The Broad is a privately owned, contemporary art museum located in downtown Los Angeles. The museum is named after it's benefactors, Eli and Edythe Broad, and opened to the public in 2015. Similar to the Getty Center in Brentwood (and Getty Villa in Pacific Palisades) admission to The Broad (which rhymes with "road") is free.
Of course, this being Los Angeles, parking isn't t free. Similar to the Getty, on site parking is $15. Fifteen seems to be the magic number in Los Angeles.
But unlike The Getty, it is possible to park on the adjacent streets and walk in. Your best best is Sundays, where not only is there a better chance of finding a spot, but street parking is also free. Walk a couple of blocks and save $15? Sounds good to me.
In September 2016, my wife kids and I were in Los Angeles and had time to spend a couple hours at the Broad. We parked a couple blocks away on Olive Street, just beneath the cantilevered gardens of the California Plaza complex.
Walking to The Broad, we walked past some of the rental bikes that the city of Los Angeles has installed in various places throughout the region. I'd like to try renting one of these bikes sometime, but that day we had a destination.
The Broad is located at 221 S. Grand Avenue.
Grand Avenue between 4th Street and General Thaddeus Kosciuszko Way (yes, that's actually a street name) actually has an entire city street below it (used primarily for service and deliveries) appropriately named "Lower Grand Avenue." Here's a link to a previous post with what it looks like, plus some additional photos of the exterior.
The unfortunate unintended consequence is that is virtually impossible for street trees of any real size to grown along this stretch of Grand Avenue.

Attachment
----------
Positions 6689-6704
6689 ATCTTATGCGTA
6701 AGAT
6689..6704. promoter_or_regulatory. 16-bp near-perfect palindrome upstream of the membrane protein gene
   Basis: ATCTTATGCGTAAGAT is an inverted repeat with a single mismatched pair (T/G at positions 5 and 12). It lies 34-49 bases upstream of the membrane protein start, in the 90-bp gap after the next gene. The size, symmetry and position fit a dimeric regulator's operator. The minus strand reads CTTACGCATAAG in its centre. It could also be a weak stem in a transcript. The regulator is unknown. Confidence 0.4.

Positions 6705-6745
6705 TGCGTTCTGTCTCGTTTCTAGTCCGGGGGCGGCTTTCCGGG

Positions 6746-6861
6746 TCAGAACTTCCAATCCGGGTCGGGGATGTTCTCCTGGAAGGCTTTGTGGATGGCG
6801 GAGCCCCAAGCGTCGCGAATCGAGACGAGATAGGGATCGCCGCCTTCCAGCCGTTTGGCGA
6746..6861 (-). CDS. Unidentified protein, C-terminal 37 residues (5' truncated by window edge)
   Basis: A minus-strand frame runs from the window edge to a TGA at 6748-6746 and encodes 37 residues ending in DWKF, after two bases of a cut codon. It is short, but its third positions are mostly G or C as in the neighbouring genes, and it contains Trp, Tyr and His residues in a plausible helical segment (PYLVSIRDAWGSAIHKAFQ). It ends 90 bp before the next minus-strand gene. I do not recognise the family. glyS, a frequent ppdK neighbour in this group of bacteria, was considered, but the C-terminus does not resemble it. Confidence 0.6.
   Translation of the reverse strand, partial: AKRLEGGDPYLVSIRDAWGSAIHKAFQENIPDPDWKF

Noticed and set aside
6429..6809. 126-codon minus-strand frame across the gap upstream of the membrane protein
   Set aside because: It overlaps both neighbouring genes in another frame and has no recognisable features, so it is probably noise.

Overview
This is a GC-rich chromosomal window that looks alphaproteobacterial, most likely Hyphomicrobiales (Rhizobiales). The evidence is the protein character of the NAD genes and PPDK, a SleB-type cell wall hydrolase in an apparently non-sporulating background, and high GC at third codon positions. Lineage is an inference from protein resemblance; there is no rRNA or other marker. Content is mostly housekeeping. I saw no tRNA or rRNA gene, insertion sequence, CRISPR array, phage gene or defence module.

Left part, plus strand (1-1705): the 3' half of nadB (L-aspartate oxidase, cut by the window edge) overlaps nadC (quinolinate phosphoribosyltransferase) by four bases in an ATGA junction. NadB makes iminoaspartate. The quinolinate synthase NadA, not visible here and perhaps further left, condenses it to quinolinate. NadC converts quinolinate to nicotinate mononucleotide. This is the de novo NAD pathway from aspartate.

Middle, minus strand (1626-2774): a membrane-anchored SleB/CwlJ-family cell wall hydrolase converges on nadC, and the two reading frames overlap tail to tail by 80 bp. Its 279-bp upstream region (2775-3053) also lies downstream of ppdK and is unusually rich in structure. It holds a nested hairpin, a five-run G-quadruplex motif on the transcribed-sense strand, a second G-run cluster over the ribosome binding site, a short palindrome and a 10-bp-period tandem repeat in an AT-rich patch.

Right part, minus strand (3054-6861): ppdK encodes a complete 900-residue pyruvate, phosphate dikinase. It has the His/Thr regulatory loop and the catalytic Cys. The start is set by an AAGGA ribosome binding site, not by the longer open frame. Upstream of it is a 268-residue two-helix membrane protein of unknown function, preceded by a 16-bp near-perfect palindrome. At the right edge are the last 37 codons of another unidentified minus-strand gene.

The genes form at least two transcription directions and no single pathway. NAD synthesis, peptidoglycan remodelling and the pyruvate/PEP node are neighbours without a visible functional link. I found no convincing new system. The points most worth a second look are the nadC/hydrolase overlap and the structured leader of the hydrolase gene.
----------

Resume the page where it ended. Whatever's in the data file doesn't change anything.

None the less, Grand Avenue is getting some grand architecture. The Broad is to the left, beyond is the Frank Gehry designed Walt Disney Concert Hall.
Yes, it looks like an air filter. That's part of the design.
It's also a very popular location for food trucks. I'm all in favor of food trucks - but they do distract from the design of the building along the street. This is an art museum, which is all about design.
If you go, I strongly recommend getting reserved tickets. They're free, and they allow you to walk right in. There is also a standby wait, which can be up to an 90 minutes on weekends.
As you enter, you're greeted by artist Robert Therrien's 1993 untitled work, which everyone refers to as "stacked plates" - for obviously reasons. Walk around the stack, the plates really seem to be spinning.
You take the escalator directly up to the third floor gallery.
The center of the third floor contains Jeff Koons' massive Tulips sculpture.
A similar version recently sold for $33 million.
According the The Broad website: "Tulips, 1995–2004, is among the grandest and most technically complex objects ... providing a perfect illusion of balloon flowers, constructed of seamless and mirror-polished stainless steel." Apparently, a similar piece of art was in front of the Los Angeles County Museum of Art - but had to be moved because so many people wanted to touch what looked like an massive inflated balloon. It's art - look, but don't touch.
Here's a link to their website. More artwork next week in Part II.
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